New Earth Solutions enters administration

RDF production at New Earth Solutions' Avonmouth MBT Facility
Waste management company New Earth Solutions Group has entered administration after takeover negotiations with an unnamed developer of large combined heat and power (CHP) plants in Europe broke down.

The decision was announced yesterday (7 June) in a letter to shareholders of the New Earth Premier Fund, written by fund director Michael J. Richardson.

New Earth currently manages around 450,000 tonnes of waste a year at its two operational in-vessel composting (IVC) facilities in Sharpness in Gloucestershire and Blaise in Kent, as well as three mechanical biological treatment (MBT) facilities at Avonmouth in Bristol, Cotesbach in Leicestershire and Canford in Dorset. All of these treat waste from both local authority and commercial customers.

The ‘extensive discussions’ over how to best restructure the operations of the New Earth Solutions Group (as well as New Earth Solutions Facilities Management Limited and the subsidiaries of the two) with the unnamed developer and the group’s senior lenders, Norddeutsche Landesbank Girozentrale and the Cooperative Bank plc, first began in October 2014, with initial proposals made in Spring 2015.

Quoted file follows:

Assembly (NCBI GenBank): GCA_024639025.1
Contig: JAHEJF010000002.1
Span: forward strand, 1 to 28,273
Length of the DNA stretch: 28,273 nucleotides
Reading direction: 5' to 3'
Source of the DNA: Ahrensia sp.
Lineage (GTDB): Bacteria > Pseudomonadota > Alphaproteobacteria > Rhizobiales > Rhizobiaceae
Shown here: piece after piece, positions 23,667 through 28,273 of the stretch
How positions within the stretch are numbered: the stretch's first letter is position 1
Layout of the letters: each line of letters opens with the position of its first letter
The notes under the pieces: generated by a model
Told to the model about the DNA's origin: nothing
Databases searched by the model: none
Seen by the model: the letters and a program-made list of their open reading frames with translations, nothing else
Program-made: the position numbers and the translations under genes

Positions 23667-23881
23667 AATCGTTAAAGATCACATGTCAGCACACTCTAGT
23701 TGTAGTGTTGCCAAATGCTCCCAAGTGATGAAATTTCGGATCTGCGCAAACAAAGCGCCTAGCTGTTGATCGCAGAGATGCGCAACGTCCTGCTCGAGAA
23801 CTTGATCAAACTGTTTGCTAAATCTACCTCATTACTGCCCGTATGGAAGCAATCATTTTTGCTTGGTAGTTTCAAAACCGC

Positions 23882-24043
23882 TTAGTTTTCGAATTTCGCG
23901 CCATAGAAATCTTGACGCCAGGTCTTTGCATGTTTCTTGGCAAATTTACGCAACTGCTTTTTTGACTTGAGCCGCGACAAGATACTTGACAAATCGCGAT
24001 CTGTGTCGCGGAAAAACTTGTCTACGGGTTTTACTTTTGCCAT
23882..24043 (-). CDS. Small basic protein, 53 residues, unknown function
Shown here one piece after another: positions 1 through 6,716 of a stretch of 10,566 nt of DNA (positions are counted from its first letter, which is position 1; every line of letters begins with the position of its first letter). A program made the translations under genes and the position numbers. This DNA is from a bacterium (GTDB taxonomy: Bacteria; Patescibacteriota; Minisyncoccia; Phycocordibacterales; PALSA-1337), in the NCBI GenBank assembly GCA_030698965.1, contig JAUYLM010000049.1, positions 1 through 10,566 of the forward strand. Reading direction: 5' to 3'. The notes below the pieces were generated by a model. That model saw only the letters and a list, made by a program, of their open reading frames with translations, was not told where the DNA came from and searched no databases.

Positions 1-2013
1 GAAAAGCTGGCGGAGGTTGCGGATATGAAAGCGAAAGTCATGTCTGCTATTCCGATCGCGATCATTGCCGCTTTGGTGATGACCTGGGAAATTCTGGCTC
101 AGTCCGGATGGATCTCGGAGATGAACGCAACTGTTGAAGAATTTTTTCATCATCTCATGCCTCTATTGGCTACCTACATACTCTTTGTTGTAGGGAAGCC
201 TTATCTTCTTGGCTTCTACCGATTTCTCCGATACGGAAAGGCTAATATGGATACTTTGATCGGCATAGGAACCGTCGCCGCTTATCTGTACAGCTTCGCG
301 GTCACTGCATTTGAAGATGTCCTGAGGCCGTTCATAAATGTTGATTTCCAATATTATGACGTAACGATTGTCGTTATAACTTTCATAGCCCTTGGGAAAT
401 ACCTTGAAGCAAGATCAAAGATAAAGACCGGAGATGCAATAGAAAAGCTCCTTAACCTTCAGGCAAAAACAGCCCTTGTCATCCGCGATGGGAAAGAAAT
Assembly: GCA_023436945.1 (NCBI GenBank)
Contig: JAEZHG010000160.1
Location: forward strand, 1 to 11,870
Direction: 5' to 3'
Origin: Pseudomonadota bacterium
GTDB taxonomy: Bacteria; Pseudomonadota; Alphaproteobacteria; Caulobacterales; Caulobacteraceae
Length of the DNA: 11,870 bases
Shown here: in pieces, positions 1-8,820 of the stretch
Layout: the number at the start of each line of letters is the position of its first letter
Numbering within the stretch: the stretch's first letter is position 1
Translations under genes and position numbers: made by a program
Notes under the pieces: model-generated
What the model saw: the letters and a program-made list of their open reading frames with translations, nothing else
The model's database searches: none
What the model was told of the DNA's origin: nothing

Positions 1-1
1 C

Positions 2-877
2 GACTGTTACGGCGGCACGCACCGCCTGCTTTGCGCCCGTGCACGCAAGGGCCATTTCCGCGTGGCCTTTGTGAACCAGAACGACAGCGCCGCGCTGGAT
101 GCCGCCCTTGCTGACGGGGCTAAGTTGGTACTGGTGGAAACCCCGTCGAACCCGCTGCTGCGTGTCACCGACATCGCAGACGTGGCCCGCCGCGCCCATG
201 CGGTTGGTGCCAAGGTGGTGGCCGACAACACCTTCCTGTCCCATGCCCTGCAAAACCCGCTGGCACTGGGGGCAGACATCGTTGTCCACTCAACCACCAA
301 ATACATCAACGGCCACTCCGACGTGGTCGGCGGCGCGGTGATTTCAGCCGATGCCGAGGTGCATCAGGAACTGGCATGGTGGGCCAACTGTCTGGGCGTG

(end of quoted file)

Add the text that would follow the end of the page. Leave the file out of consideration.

However, Richardson says that there was ‘no material progress’ made towards reaching an agreement with the senior lenders during discussions last year, with the management concerned about the risks of local authority clients, suppliers of municipal solid and organic waste, and the companies purchasing the refuse-derived fuel (RDF) processed by New Earth cancelling their contracts or demanding different payment terms.

Further proposals were put forward by the unnamed developer in the early months of 2016, offering to provide a €50-million (£39-million) equity injection to restructure its balance sheets. However, this was rejected by the senior lenders.

An agreement was finally reached, with the developer purchasing the senior debt from the senior lenders, subject to certain conditions being met by the end of May. However, after accounts for the year ending 31 January 2015 were filed, the company was approached by customers threatening to stop taking off-takes if bank guarantees were not given.

The letter explains that senior lenders were not prepared to meet these demands, accelerate payment requests by the RDF customers, or accept the developer’s previous offers of assistance – forcing the New Earth directors to file for administration.

Richardson wrote in the letter: ‘The senior lenders are currently in discussions with their advisers concerning what further options they wish to pursue as senior secured creditors of the New Earth Companies. Once their proposed course of action has become clearer, we will write to you again in respect of the implications for the Fund.’